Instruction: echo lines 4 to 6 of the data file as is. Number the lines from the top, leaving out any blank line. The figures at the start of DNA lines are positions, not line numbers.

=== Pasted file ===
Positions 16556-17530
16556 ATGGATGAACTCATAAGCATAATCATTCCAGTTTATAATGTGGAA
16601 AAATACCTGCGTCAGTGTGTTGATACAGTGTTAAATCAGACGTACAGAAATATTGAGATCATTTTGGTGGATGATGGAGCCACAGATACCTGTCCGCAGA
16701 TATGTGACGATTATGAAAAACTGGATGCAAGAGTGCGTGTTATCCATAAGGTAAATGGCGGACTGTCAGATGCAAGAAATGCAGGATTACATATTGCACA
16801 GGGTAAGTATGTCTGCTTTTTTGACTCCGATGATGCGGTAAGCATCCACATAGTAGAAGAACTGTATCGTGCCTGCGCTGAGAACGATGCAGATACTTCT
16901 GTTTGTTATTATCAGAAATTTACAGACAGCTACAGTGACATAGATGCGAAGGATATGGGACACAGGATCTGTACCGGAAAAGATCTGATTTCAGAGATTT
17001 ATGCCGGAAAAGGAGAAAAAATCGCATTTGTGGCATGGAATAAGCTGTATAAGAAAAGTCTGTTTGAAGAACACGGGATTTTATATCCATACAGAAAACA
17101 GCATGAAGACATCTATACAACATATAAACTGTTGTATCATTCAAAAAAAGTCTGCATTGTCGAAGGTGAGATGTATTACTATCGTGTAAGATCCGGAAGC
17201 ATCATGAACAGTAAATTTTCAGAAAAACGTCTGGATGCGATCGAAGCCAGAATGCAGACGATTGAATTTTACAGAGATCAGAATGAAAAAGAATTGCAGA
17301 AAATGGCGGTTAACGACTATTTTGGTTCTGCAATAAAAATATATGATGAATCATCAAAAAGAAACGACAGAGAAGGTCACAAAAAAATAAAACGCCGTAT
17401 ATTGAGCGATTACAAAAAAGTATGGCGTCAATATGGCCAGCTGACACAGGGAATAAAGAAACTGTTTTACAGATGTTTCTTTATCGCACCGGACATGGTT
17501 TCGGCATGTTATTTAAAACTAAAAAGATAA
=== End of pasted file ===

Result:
16701 TATGTGACGATTATGAAAAACTGGATGCAAGAGTGCGTGTTATCCATAAGGTAAATGGCGGACTGTCAGATGCAAGAAATGCAGGATTACATATTGCACA
16801 GGGTAAGTATGTCTGCTTTTTTGACTCCGATGATGCGGTAAGCATCCACATAGTAGAAGAACTGTATCGTGCCTGCGCTGAGAACGATGCAGATACTTCT
16901 GTTTGTTATTATCAGAAATTTACAGACAGCTACAGTGACATAGATGCGAAGGATATGGGACACAGGATCTGTACCGGAAAAGATCTGATTTCAGAGATTT